The Covid-19 epidemic has resulted in a mortality rate that is much greater among persons of advanced age than among younger people. In those under the age of 25, the virus has shown to be less deadly than automobile accidents. In the two years leading up to the pandemic, there was an annual death toll of around 877,000 persons aged 85 and older on average. In the same age group, there were 100,000 additional fatalities per year in the years 2020 and 2021. In every age category, the death rate for persons of African and Hispanic descent has been greater than that of white people.

The racial discrepancy in mortality was most severe in the early stages of the epidemic; nonetheless, disparities still exist today. Rates for Native Americans and Pacific Islanders were less trustworthy as a result of low total numbers, and as a result, they are not displayed. According to the findings of the study, around 79.7 percent of employees in the age range of 20 to 64 who passed away from COVID in 2020 worked in sectors recognized as important. Workers in 11 industries that were not required to remain home due to the COVID outbreak had an approximately twofold increased risk of dying from the disease. Researchers from the University of California, San Francisco carried out the investigation for the paper.

According to the findings of research conducted in the United States, people who do not possess a college degree and those who reside in more impoverished communities have a greater risk of passing away from COVID. In general, the areas with the greatest incomes have reported the fewest fatalities caused by covids, while the areas with the lowest incomes have reported the most. There is a correlation between poorer earnings and a reduced chance of immunization, which in turn is connected with mortality caused by COVID. In the beginning, a startling 43 percent of all deaths attributed to Covid were among people who were either residents or staff members in nursing homes. Leaders in the industry have requested that the federal government make a significant investment to ensure the safety of nursing homes.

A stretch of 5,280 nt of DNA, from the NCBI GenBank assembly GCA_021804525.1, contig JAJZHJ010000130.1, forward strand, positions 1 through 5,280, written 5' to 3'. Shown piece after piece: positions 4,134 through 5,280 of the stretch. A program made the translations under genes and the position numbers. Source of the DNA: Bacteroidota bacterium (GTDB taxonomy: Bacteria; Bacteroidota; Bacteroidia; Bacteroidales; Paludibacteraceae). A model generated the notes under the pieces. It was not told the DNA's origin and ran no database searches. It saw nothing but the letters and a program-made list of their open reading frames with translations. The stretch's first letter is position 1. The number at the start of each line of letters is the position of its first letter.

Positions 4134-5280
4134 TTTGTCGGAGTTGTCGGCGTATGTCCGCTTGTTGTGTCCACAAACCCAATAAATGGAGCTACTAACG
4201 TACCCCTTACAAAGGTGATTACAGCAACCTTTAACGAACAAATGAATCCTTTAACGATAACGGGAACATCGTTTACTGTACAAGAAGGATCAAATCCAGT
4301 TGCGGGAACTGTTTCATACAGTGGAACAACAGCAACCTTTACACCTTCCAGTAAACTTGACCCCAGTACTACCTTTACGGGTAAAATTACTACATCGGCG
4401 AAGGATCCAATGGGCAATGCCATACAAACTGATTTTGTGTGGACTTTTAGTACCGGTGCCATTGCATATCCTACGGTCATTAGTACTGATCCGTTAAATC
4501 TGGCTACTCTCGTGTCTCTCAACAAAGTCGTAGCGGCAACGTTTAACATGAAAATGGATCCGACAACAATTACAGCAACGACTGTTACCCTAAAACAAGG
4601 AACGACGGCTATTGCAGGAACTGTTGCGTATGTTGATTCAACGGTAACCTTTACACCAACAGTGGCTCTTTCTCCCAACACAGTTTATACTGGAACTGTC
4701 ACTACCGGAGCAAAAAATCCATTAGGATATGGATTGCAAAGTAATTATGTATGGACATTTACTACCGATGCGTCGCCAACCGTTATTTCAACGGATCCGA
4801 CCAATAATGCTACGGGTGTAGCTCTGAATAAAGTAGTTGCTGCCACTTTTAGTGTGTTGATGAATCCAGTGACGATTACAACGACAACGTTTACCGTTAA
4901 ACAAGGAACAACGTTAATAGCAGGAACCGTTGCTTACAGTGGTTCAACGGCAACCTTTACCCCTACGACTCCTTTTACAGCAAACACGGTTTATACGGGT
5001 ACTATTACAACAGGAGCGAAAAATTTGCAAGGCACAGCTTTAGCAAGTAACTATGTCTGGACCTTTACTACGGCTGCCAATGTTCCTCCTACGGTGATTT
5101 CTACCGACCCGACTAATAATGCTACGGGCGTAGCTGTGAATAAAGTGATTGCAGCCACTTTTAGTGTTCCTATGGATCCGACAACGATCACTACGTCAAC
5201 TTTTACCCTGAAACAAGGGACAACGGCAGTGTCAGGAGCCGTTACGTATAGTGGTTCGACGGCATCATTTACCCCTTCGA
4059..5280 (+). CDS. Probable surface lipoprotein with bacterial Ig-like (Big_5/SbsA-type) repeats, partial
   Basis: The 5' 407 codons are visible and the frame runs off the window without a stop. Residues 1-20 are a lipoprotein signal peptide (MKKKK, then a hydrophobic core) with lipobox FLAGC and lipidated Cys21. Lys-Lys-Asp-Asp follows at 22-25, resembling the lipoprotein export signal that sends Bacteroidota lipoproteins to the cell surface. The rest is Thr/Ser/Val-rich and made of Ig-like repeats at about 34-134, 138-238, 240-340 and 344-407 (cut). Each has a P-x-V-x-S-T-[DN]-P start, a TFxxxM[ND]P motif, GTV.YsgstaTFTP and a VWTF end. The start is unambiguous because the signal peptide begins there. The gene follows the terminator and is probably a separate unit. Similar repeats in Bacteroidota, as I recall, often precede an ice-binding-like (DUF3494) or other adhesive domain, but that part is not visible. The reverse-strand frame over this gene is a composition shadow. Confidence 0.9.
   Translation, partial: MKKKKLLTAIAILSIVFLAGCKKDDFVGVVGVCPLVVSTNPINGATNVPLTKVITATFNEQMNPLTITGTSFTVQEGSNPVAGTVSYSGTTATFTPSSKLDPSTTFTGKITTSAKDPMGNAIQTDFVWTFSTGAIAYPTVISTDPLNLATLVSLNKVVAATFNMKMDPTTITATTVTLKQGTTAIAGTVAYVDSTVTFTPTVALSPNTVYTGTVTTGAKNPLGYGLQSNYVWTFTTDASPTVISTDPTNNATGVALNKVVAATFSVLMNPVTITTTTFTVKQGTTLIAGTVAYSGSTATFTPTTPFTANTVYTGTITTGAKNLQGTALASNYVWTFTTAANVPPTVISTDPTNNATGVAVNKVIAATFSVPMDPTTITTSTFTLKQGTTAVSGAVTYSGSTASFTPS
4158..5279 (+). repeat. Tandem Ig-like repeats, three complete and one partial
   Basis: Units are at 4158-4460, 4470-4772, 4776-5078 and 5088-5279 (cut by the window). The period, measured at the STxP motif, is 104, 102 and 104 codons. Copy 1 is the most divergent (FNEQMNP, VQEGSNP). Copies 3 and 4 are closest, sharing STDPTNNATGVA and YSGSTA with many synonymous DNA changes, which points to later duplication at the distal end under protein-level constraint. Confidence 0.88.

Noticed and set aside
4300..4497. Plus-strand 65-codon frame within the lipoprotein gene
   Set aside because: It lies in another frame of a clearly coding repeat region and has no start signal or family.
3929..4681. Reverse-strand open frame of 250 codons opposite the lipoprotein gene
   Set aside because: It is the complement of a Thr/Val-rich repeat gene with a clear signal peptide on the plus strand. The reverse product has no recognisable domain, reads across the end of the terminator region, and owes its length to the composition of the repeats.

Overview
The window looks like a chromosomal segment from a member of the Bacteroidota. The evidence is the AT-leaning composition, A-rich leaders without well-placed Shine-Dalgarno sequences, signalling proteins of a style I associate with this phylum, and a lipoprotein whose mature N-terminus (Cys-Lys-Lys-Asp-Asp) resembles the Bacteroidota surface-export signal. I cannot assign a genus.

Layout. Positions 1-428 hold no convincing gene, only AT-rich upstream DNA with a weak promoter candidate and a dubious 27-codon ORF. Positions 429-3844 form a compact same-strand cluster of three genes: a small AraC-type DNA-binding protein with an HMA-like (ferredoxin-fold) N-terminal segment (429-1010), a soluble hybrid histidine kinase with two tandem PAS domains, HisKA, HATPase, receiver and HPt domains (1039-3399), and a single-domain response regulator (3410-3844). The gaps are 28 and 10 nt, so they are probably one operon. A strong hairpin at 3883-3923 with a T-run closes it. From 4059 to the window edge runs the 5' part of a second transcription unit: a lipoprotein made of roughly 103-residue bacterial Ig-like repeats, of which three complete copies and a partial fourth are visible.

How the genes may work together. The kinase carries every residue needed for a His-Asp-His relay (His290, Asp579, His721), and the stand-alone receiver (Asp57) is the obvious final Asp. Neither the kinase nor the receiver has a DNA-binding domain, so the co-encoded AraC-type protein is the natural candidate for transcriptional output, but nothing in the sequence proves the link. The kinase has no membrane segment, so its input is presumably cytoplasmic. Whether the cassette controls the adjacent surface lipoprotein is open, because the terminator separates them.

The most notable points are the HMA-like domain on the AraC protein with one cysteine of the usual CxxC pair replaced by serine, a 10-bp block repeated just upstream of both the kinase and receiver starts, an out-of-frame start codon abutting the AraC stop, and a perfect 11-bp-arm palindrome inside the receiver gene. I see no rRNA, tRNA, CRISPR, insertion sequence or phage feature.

The chief medical officer for the American Health Care Association, Dr. David Gifford, expresses pessimism about the industry’s future. What have we done to prevent the next virus from causing the lives of 200,000 people in nursing homes? The fatality rate in the United States caused by the coronavirus, often known as Covid, decreased overall except in the South, where it increased by around 4 percent. Epidemiologists have pointed to responses that were not as harsh, such as lockdowns that were lifted more quickly and masking restrictions that were not enforced as tightly. The state of Mississippi has one of the lowest immunization rates, while having the greatest number of COVID-related deaths of any state.